Not a good day for Travel

I don’t often visit Yahoo! Travel. I had the impression that it was a well-written site that wouldn’t provide many examples of errors that would prove instructive to Terribly Write’s readers. Maybe today’s headlines are atypical, but they sure provide some great fodder for a blog post.

It looks like someone ripped off the hyphen in rip-offs, which needs it when it’s used as a noun:

rip offs tra

This isn’t a brand-new error; it’s a brand-new error. The hyphen is often missing from the adjective:

brand news tra

And my favorite is this headline about a restaurant called Warren where you have to carry your own tray and serve yourself macaroni and cheese and greasy fried chicken:

warren buffet tra

The Airbnb home was once the residence of Warren Buffett.

On the off chance you’re a writer…

On the off chance that the writer for Yahoo! Style would like to improve her writing, I suggest she study some common English idioms (like on the off chance) as well as the use of the hyphen to form compound adjectives (like two-piece):

in the off chance style

Laying it out in black and white

Let’s lay this out in black and white for the Yahoo! Celebrity writer: If you don’t know that fiancé is an engaged man (and fiancée is an engaged woman), perhaps you should refer to the man as betrothed. Or maybe boyfriend:

simpson omg 1

If you’re using it as an adjective, then black-and-white gets two hyphens. (As a noun, it doesn’t need those hyphens.)

So, Jessica Simpson posted a black-and-white photo on Instagram. Is it any surprise that it looked like she was wearing a black and white dress? (I really don’t know how the writer could tell what color the dress was.) Repeating a word isn’t the worst mistake a writer can make, but claiming she “was laid out” makes it sound like the poor woman was prepared for a funeral, not a wedding:

simpson omg 2

Finally, the writer alleges that her hand was “placed seductively over her eyebrow.” Unless her eyebrow is somewhere on the top of her head, I think the writer made a misstatement:

simpson omg 3

Do you feel bad about your grammar?

The writer for Yahoo! Shine shouldn’t feel bad about herself for making this mistake — a lot of people (especially if they write for Yahoo!) make the same grammatical goof:

feel badly

As I’ve said before: If you’re trying to pick out a ripe peach by gently squeezing the fruit, but you’re wearing oven mitts, you might feel badly. If your emotional state is sad, depressed, anxious, or unhappy, you might feel bad.

Not exactly picture-perfect headline

The writer for Yahoo! Sports’ “Prep Rally” didn’t pull off a picture-perfect headline for a story about 5-year-olds:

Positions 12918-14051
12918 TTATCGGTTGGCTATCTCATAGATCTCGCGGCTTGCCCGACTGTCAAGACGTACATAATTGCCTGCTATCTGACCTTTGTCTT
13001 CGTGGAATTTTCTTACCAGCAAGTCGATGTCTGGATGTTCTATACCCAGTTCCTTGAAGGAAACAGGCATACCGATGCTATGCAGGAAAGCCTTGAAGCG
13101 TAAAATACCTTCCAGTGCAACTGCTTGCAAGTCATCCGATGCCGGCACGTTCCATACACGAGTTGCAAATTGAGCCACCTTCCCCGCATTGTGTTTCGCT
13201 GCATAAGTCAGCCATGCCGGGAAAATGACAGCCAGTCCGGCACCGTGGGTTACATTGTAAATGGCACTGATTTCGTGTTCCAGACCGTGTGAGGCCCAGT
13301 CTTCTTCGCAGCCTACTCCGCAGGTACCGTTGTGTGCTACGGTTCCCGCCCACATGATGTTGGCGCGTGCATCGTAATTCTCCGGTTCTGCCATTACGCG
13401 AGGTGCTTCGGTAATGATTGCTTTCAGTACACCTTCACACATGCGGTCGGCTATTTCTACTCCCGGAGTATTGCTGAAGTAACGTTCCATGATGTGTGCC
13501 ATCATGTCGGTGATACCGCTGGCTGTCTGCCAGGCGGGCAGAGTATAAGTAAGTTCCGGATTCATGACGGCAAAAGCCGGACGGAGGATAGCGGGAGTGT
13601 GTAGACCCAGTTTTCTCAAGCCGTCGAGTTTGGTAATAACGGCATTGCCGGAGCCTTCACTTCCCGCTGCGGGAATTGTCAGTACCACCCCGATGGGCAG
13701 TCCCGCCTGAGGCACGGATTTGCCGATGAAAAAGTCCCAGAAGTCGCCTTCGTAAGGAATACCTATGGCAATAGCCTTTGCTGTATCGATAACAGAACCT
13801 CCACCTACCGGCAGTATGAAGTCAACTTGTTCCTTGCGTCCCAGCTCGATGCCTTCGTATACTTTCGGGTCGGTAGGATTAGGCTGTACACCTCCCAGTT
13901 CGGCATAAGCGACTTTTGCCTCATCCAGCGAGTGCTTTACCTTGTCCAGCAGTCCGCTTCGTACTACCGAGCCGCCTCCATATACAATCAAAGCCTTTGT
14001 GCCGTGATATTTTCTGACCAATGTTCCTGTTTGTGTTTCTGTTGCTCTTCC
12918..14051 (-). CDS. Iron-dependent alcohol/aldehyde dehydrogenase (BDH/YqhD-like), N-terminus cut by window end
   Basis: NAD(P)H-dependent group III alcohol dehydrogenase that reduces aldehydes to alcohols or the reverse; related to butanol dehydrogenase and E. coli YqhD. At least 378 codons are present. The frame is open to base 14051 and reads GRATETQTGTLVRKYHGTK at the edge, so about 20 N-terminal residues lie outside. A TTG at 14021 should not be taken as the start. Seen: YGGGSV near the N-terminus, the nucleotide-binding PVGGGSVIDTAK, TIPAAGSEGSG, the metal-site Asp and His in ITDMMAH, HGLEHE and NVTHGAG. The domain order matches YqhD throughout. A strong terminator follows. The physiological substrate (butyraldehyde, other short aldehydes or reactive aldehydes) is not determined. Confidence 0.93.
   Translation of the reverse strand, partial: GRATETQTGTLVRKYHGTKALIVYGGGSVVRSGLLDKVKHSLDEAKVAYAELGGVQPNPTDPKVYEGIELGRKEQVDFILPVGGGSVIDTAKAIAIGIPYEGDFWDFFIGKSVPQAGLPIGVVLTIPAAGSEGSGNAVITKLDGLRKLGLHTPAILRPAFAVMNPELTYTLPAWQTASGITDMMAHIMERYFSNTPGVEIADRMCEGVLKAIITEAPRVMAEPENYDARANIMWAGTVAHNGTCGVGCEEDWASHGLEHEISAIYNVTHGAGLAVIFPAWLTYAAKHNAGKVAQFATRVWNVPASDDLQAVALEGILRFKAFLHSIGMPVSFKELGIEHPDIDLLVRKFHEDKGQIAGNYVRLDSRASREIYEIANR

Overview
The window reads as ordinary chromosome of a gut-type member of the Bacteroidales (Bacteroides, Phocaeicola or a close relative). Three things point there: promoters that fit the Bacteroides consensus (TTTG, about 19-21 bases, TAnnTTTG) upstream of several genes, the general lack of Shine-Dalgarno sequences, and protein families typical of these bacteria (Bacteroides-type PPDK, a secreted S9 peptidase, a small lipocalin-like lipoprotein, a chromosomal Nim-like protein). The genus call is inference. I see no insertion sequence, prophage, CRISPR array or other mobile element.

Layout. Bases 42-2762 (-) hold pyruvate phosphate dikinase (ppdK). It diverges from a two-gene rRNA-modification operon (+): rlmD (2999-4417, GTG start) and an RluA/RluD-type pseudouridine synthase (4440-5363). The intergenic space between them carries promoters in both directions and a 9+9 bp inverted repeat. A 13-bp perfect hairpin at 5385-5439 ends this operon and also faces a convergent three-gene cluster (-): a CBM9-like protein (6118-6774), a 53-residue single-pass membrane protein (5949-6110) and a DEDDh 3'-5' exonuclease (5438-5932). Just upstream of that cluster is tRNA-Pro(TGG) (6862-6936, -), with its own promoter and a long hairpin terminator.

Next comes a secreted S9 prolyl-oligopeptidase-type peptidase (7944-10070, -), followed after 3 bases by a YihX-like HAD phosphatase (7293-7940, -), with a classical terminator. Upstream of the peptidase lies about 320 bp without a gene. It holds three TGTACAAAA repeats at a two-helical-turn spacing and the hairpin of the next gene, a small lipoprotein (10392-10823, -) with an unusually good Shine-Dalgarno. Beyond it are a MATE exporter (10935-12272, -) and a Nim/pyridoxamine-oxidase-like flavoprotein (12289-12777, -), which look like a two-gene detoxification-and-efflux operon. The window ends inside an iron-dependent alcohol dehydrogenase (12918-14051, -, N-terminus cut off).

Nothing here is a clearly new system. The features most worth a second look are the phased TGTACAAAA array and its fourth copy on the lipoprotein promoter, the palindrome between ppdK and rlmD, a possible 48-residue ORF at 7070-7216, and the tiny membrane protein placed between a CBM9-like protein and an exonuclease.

picture perfect

Simpler, perfect-for-reading headlines

Sometimes I feel so lost, confused, and even dumb when reading headlines like this on Yahoo! Shine:

simper shine

Am I supposed to simper — smile in a silly, self-conscious, and coy manner — because it’s perfect for fall sandwiches? Frankly, simpering doesn’t improve my Dagwood one bit. And when I’m not in the mood for a Dagwood Bumstead special, I’ll be looking for recipes for simpler, perfect-for-fall sandwiches.

Staunchest supporter of correct English

I am one of the staunchest supporters of correct English. I hate it when a writer doesn’t know how to form the superlative of an adjective, like this on the Yahoo! front page:

fp most staunch

I’ll give you a profanity-laced tirade

Maybe there’s a broken key on the yahoo.com writer’s keyboard — the key that would turn “profanity laced” into a compound adjective that modifies “tirade”:

fp profanity laced

That key would be a hyphen, which is used to join two words that individually can’t modify a noun.

All-star small-screen goofs

If you’re unsure if two words should be joined with a hyphen, just do what the editors at Yahoo! Movies do: Use a hyphen. And omit a hyphen:

all star big screen

Most funny thing you’ll read today

Is this the most funny thing you’ve ever read on the Yahoo! front page?

fp unhealthy

Or is it the funniest thing you’ve read? If you’re at all familiar with the English language (and Yahoo! editors don’t seem to fall into that category), then you know the superlative of funny is funniest and the superlative of unhealthy is unhealthiest.

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